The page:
Ashley recently posted some thoughts on Mark Latham. I’ll ‘fess up – I was the one who asked for his opinion 😉
In his post Ashley points to Crikey.com’s dummies guide to Mark Latham. Yes – the article does spend a little too much time dissecting Latham’s sometimes overbearing language, I have to see I broadly agree with the substantitive criticisms of Latham’s writing. Apart from the media releases (available at the ALP website or via OzPolFeeds) , I have read a couple of essays written circa 2000, and his latest book, From The Suburbs.
I have also read Lindsay Tanner’s Crowded Lives and about half of Tanner’s earlier effort Open Australia. I mention this because it seems that Latham and Tanner have very similar views, and both seem very heavily grounded in the UK experience, and the New Labour version of the the Third Way. (BTW, this post is by no way a definitive piece – I’m sure I’ll think of other stuff over time.)
It’s been a few months since I read the book, but the lasting impression of it is much the same as Crikey’s conclusion – confused. Much of Latham’s language smacks of the Howard administration’s rhetoric about dole bludgers and slackers. There is fleeting reference to increasing responsibility of corporations, but this seems mostly like lip service with no concrete proposals put forward.
The biggest issue I see with Latham’s vision is his view that many essential services should be provided by the volunteer and community sector. This, throughout the book, troubled me – there was no mention of whether support for the sector meant “funding” or something else entirely. It seemed to be more of an absolution of government responsibility in regards to service provision, believing that magically the volunteer and community sector will take over this burden and do it more efficiently and effectively. I see some pretty big problems with this.
If volunteer and community organisations are in fact funded by the government, how is this different to the government actually providing the services with community involvement and delivery? How will organisations be chosen for support, and how will services be co-ordinated? If the government doesn’t intend to fund these organisations, how does it see these organisations being able to provide these services – volunteer labour? Donations?
This way a Labor government runs a very real risk of advancing the separation of haves and have nots than Howard has managed to achieve in a decade. Perhaps this is the plan, but I honestly don’t think so. I say this because Latham seems to want to remove the state from providing these services, and if the wealthy can pay for better services while the rest of the community is reliant on volunteer and community run organisations – possibly without adequate support. The “tax” burden (in the form of donations of money and time rather than money to the government) is shifted further to the poor – how many wealthy people are going to contribute to community or volunteer organisations when their money would be better served going into more professional organisations servicing the wealthy community. I see this model failing in much the same way as private health care is handled currently.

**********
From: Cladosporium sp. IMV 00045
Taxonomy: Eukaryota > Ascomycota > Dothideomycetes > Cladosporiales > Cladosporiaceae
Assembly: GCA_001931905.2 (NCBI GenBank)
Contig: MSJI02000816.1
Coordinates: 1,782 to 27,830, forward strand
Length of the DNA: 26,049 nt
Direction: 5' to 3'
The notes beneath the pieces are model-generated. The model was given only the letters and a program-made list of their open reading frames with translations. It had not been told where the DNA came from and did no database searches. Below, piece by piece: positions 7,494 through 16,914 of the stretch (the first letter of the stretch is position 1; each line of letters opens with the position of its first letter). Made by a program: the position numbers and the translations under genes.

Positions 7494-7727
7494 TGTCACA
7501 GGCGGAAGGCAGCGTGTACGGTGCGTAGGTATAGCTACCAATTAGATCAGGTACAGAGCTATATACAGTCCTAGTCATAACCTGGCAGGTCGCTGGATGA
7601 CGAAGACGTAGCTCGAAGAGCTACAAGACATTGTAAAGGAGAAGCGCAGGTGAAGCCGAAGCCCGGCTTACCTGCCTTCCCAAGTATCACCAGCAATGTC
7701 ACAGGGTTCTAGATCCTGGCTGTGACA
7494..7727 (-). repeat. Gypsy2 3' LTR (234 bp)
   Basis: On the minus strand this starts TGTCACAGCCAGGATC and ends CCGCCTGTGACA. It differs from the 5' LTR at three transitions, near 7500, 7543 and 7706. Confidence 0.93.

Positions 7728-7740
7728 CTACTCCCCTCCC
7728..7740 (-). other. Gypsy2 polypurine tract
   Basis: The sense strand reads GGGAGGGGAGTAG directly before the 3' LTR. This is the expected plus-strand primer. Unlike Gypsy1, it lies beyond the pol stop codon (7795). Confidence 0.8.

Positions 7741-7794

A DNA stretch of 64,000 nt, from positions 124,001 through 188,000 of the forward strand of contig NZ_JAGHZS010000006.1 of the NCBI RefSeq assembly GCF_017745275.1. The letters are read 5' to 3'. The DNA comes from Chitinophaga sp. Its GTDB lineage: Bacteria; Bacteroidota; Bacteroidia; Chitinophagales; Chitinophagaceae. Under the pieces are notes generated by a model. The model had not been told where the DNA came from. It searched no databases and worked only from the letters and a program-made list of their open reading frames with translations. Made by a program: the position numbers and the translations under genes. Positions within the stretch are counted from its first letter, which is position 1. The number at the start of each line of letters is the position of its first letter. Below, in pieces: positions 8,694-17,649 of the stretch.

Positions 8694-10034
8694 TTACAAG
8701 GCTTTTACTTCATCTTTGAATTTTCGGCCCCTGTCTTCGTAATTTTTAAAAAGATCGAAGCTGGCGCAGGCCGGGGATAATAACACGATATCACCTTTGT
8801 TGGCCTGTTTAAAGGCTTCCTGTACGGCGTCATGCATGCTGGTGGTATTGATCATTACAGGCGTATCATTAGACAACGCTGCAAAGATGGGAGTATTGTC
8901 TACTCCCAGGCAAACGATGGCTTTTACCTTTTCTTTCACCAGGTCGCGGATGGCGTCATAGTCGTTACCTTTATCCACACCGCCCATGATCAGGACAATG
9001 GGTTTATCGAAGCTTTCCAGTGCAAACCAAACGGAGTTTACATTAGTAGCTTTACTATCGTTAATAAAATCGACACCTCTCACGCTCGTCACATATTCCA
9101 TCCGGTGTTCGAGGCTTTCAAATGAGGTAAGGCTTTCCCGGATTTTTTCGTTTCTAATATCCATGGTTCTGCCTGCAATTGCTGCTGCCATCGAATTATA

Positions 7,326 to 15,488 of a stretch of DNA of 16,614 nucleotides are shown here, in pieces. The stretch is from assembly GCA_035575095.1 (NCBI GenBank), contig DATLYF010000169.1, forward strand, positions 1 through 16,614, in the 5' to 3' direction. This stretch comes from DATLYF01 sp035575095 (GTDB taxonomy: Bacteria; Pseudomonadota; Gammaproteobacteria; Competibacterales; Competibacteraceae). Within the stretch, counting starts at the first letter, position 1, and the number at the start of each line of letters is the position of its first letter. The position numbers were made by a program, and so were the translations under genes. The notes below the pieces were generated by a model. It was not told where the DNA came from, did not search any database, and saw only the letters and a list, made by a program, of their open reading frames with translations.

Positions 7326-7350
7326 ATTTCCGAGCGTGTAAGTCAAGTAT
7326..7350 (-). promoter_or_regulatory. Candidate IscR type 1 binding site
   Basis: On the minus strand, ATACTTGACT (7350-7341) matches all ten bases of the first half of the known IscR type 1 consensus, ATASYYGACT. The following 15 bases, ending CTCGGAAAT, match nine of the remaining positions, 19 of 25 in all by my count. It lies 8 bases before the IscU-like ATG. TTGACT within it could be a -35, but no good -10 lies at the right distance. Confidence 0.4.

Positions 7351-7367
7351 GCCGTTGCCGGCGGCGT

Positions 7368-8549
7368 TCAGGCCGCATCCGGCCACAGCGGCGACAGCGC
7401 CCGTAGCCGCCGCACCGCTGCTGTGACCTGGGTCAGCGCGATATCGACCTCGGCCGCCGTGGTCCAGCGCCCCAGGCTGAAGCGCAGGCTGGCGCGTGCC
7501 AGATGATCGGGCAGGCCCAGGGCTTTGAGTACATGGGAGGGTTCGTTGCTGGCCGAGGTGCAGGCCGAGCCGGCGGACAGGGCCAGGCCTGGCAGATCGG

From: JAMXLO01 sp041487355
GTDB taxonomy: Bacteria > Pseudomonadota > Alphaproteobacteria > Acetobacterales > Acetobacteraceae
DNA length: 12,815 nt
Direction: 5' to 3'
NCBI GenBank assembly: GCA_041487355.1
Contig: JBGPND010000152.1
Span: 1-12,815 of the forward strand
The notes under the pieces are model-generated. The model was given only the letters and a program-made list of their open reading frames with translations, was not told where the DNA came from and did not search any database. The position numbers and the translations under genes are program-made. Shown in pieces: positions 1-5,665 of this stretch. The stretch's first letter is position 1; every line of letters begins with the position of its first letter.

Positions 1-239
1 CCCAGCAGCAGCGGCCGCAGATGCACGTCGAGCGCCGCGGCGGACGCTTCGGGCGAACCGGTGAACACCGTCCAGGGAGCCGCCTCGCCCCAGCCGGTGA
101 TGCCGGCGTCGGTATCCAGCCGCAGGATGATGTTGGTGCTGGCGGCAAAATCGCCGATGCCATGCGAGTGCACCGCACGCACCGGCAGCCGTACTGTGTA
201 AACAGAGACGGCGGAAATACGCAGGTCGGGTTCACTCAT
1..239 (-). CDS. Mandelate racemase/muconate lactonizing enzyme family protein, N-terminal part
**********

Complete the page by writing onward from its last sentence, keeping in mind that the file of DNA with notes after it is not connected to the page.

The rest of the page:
When it comes to education, Latham seems firmly in the camp that education is only useful if it is vocational – much as the Crikey critique points out. It seems that the “mutual obligation” extends to the learner becoming a productive member of the economy. As an artist and as a student of political science I find that proposition offensive. I wonder if Latham sees politicians as contributing to the economy? I suppose that passing pro-business legislation and stripping the rights of citizens in favour of economic gain and free markets would be considered as productive. Unfortunately that’s not what governments are supposed to do.
All that said – IMO Latham is streets ahead of Howard. There is a definite focus on health and education. The Labor refugee policy stinks – but even that is a damn sight better than what we have now. Labor is pushing the same tax cuts for the wealthy as the Liberals, but they also propose benefits across the board, not just the wealthy. Labor generally seems more realistic in terms of balanced foreign policy – re-engaging with our Asian neighbours.
So do I think Latham will be a great Prime Minister? Probably not. In any other election I would not vote for Latham – but this is no ordinary election. (As an aside, I don’t know of one party who I would like to vote for in the next election.) For once it is not a case of Labor is just like Liberal, but the Libs have swung sooooo far to the right that the concessions given by Labor will be a breath of fresh air. But they will have to swing further to the center in the next four years if we, as the people of Australia, are to be better off.
After the Howard government’s abominable record on asylum seekers, the lies that we have been told, without retraction or apology, on the Tampa situation, the SIEV-X tragedy, the reasons for going to war on Iraq, the failure to acknowledge and their consistnent revokation of Aboriginal land rights, on the US-FTA (FTR – I think Labor would stink just as much when it comes to FTAs), attacks on education (both rhetorical and legislative), on Medicare and the PBS, on terrorism – the list just goes on and on and on, we cannot afford as a nation to continue under this regime.